The Marian Sister shared her experiences with a terrible patient. The illusion that the patient was focusing on him he did it every time he walked into the room, not realizing the verbal abuse before beginning the treatment of patients. In that case, Nurse John used the same strategy used to do the best for the patient: he transferred his patients to another nurse.

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As most nurses say, it is best that they never include a patient who is currently verbally abusive. If the situation increases when a family authorizes the patient's anger, a nurse or supervisor is used to intervene. The University of Jacksonville also emphasized that nurses should not take offensive comments from the patient and should remember that they have proven this, regardless of the staff employed.

Emotionally exhausting

One of the most difficult aspects of mental health care is to absorb all the emotional wounds and psychological states of each patient. The Marian nurse pointed out that the Marian sister had indicated a station with more patients who needed to listen to each other for a long time of several tens, which was a disadvantage. In fact, Gail Stuart has observed (2013) that mental health nurses are disconcerting when patients express emotions such as sadness, despair or anger, longer and more intense. It is interesting to note that psychiatric nurses for the emotional effort that has to go through each layer have a greater 'emotional intelligence,' according to a study by a Dutch mental health nurse. It means the ability to perceive, control and expresses emotions. The collective assessment of the emotional intelligence of the participating nurses is statistically significant in relation to the general population. This does not mean that nurses are not 'emotionally exhausted' by their mental health or affected 'by the patient's emotions.' Emotional work (emotional work) refers to how professionals manage their feelings according to the rules and policies of the organization. It can be a superficial action or a deep action of the self It goes without saying that breastfeeding requires a lot of emotional work. According to a study by Cowburn (2005) and the man, mental health needs nurses; deep interpretations use a more 'emotional' exercise.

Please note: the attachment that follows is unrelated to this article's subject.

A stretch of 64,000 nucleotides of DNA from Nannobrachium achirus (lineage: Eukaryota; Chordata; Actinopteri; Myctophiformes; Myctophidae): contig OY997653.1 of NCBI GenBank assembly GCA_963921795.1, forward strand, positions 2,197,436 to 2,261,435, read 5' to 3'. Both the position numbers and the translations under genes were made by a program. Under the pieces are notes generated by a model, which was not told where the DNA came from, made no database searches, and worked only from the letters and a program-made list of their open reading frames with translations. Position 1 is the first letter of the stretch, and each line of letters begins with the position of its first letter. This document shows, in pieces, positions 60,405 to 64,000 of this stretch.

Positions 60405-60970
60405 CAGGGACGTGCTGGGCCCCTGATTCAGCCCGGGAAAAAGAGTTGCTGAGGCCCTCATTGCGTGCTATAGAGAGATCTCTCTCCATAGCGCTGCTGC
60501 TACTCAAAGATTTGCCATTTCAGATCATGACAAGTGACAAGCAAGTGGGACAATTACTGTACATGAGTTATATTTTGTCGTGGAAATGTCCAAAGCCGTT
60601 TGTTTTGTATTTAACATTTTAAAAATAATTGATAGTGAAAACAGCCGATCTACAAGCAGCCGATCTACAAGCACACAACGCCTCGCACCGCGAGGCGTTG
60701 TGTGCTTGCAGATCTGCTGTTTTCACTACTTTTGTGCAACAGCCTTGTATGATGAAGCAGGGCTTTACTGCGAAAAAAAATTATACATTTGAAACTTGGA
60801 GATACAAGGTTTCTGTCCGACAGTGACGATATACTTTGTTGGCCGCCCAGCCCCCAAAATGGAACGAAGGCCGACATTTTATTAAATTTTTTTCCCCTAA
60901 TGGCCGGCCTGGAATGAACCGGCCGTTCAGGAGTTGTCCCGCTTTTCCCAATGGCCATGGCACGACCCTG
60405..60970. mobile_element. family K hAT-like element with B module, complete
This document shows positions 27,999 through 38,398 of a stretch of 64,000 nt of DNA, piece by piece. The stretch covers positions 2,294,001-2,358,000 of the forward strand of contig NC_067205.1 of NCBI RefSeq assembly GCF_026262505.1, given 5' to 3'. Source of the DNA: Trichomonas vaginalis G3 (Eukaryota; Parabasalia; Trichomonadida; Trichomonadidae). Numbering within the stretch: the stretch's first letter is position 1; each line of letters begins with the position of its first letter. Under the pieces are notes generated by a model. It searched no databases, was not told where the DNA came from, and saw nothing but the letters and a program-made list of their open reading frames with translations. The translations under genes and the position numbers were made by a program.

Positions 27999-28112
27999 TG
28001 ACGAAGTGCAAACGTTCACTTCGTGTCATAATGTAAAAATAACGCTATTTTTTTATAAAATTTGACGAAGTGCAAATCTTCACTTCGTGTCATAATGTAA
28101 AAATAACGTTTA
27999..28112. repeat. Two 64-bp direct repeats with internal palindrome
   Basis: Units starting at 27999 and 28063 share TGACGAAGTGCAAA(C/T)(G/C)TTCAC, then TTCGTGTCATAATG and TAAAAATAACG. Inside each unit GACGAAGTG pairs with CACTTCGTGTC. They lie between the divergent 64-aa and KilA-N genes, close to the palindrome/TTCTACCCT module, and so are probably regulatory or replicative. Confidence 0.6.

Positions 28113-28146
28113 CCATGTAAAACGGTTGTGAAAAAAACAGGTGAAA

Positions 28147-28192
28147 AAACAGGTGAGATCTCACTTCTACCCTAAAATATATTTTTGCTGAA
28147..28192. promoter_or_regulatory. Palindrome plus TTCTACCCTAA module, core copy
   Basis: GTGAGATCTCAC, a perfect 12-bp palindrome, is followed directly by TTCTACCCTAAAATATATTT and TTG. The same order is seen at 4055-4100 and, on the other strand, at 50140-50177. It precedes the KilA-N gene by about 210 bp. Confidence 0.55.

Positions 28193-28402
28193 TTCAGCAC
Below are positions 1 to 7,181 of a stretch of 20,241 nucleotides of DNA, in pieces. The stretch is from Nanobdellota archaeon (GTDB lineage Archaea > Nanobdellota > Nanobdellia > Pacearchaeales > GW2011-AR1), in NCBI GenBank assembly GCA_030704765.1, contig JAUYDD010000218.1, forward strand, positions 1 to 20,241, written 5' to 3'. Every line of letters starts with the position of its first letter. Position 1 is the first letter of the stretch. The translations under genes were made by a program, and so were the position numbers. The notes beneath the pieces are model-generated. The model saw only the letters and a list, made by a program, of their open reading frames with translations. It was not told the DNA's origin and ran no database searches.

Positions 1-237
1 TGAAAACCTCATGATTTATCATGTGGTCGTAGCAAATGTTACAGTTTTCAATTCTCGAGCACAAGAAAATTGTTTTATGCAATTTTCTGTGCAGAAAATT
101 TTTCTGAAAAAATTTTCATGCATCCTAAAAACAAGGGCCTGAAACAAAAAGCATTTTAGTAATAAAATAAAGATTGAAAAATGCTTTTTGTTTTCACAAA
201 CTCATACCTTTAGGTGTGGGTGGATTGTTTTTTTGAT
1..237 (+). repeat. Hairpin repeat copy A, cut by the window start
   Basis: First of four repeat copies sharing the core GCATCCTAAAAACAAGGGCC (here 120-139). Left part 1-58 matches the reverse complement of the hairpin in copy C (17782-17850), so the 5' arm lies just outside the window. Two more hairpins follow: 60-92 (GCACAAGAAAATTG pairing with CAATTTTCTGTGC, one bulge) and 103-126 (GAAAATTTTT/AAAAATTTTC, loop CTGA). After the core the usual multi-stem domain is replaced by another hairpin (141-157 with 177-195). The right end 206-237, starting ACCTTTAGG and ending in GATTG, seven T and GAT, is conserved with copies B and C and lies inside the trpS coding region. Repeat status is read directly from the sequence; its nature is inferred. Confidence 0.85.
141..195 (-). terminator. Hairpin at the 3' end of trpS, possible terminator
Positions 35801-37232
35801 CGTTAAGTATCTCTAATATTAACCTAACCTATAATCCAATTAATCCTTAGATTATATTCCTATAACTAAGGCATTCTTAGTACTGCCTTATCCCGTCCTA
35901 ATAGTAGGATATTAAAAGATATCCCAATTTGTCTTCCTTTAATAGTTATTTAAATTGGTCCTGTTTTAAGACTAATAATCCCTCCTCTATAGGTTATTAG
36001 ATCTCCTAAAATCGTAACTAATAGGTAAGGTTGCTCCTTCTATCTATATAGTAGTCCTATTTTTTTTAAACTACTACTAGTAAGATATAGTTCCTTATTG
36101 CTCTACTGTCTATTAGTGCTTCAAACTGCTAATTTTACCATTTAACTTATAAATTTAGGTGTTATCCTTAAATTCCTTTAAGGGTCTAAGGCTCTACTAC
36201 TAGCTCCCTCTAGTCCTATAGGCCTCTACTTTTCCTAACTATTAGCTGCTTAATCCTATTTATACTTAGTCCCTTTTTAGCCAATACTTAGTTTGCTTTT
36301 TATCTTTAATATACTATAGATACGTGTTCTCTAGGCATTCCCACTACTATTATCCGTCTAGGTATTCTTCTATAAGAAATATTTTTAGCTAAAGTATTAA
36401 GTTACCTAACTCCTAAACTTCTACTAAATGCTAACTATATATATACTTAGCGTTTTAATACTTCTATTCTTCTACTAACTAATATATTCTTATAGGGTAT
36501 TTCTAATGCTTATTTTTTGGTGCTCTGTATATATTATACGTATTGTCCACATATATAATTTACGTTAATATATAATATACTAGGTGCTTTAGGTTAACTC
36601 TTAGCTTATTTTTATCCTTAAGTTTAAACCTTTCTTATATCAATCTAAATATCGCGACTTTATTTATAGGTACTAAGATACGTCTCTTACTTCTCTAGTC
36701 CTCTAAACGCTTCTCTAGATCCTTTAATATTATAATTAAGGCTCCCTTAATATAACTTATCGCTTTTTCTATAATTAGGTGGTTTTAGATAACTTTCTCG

These workers, probably unqualified, dominate complex situations every day. They convince a paranoid man to take drugs that they consider toxic, or motivate a depressed woman in the shower for the first time in weeks. They respond to hostilities and frequent abuse with courage, patience and empathy.